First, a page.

(c) Inspiration is primarily a spiritual gift, and only secondarily a mental one. The Spirit of God may dwell richly in a man and yet not render him infallible even in matters of religion. In 1 Thessalonians 4:9 St. Paul speaks of his converts as θεοδίδακτοι, but to one end, and that a spiritual not a mental end. Our Lord (John 6:45) applies to all those who come to Him in Spirit the prophetic words, ‘They shall be all taught of God,’ but no one can suppose that this involves infallible knowledge. It cannot be summarily argued that because God dwells in a man, all that the man speaks partakes of the Divine omniscience. Inspiration operates as any newborn passion, such as maternal love, operates. It does not lift the person out of all limitations, but it seizes upon and uses all the faculties, elevating, refining, and directing to one purpose. It illuminates the mind as enthusiasm does, by stimulating and elevating it; it enriches the memory as love does, by intensifying the interest in a certain object, and by making the mind sensitive to its impressions and retentive of them. It brings light to the understanding and wisdom to the spirit, as purity of intention or a high aim in life does. It brings a man into sympathy with the nature and purposes of God, enables him to see God where others do not see Him, and to interpret His revelations in the same Spirit in which they are given.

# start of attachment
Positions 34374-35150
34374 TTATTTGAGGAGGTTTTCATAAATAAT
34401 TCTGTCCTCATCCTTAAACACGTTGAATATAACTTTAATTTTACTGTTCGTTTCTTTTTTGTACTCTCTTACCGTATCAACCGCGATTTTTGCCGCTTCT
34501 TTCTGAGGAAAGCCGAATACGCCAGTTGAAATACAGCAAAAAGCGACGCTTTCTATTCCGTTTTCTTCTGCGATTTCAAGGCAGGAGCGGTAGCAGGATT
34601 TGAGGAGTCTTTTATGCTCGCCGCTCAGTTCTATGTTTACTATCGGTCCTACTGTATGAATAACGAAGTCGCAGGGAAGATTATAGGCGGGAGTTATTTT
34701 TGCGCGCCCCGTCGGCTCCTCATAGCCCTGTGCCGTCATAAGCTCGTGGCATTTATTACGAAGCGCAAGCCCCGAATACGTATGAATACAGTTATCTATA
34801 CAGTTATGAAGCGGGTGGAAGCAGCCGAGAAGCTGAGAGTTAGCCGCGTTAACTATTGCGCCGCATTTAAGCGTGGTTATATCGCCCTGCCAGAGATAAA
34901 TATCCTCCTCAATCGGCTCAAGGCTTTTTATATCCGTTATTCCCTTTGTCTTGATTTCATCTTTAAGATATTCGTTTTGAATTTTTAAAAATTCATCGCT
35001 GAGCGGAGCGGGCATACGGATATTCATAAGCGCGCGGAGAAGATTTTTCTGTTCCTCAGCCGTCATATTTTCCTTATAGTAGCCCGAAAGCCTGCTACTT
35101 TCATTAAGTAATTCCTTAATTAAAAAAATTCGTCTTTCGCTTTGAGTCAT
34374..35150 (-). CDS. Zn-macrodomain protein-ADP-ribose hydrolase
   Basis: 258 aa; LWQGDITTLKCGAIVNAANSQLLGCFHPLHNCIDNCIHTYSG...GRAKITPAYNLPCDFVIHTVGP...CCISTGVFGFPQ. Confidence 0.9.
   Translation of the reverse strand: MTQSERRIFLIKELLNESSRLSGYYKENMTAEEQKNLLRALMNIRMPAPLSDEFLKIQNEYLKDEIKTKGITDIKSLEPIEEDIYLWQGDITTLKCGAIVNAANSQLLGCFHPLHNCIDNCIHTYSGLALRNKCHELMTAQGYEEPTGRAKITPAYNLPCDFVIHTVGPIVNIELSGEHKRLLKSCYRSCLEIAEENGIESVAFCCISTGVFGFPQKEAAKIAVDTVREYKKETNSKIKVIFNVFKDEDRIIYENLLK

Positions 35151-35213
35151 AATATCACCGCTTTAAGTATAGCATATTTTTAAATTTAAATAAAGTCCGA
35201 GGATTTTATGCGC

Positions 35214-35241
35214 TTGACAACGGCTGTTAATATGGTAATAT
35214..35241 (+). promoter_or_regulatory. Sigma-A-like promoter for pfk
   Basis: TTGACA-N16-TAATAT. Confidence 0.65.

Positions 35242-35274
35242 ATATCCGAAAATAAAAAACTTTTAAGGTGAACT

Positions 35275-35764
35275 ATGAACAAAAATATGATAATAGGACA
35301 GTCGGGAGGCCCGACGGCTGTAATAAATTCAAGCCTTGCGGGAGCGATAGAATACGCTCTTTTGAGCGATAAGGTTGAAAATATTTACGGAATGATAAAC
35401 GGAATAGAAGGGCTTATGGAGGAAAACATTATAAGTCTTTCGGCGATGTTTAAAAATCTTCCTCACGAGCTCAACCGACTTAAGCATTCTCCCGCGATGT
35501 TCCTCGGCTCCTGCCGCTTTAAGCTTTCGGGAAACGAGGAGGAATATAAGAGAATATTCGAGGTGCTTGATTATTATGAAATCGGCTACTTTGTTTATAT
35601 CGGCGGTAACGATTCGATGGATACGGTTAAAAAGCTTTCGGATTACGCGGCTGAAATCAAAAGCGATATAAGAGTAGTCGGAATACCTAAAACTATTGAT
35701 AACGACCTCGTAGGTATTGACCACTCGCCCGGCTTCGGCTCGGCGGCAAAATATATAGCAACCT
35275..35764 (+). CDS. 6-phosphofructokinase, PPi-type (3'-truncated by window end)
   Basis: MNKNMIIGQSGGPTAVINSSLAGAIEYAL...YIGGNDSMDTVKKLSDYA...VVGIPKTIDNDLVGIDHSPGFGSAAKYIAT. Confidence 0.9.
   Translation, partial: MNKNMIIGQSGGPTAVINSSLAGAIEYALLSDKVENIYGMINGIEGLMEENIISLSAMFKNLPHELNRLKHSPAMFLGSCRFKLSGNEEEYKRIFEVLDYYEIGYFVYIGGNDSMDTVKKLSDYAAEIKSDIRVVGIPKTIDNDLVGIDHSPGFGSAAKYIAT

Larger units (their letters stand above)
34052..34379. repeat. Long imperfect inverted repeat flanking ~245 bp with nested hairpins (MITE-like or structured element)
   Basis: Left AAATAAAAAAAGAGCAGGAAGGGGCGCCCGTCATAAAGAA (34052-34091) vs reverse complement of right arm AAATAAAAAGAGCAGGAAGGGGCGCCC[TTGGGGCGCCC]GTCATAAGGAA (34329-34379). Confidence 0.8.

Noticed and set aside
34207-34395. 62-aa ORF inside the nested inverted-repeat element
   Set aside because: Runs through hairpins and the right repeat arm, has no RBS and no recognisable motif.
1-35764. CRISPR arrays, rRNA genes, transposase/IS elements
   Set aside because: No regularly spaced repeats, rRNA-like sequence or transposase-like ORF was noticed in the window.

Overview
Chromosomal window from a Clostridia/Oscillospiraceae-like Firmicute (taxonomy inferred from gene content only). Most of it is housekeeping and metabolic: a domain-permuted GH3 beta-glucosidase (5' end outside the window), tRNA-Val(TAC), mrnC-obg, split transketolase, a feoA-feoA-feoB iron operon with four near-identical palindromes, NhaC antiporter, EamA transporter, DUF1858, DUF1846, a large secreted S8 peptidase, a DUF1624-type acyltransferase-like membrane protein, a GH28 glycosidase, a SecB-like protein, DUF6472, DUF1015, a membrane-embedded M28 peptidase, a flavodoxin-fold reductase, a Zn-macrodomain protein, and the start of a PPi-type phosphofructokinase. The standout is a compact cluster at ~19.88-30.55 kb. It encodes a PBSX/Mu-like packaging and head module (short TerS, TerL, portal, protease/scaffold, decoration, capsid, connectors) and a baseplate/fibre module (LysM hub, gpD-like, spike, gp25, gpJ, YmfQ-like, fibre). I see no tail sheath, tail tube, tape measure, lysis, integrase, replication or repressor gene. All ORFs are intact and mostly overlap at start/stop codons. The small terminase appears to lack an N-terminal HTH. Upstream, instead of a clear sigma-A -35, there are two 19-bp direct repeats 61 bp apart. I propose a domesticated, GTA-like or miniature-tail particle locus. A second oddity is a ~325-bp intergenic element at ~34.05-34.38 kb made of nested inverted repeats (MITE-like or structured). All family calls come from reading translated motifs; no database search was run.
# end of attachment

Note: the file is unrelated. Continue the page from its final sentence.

Literature.—The history of opinion may partly be traced in Westcott’s Introd. to Study of Gospels, Appendix on ‘Primitive Doctrine of Insp.’; in Hagenbach’s Hist. of Doctrine; and in Sanday’s Bampton Lectures. Lutheran teaching is represented and traced in Hutterus Redivivus, and Anglican in Fitzjames Stephens’ Defence of the Rev. Rowland Williams (1862).—From the mass of literature one or two representative books may be named: The Insp. of Holy Scrip., by William Lee, 1854; The Nature and Extent of Divine Insp., by Rev. C. A. Row, M.A., 1864; Plenary Insp. of Holy Scrip., by Gaussen; Insp. and the Bible, by R. F. Horton; A Tenable Theory of Insp., by Professor Wood; cf. also the present writer’s The Bible: its Origin and Nature. Schleiermacher’s interesting statement of his views occurs in Der christliche Glaube, iv. §§ 128–132. Weiss gives an excellent specimen of moderate opinion in Die Religion d. NT, p.3 ff.

Marcus Dods.

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Bibliography Information
Hastings, James. Entry for 'Inspiration'. Hastings' Dictionary of the New Testament. 1906-1918.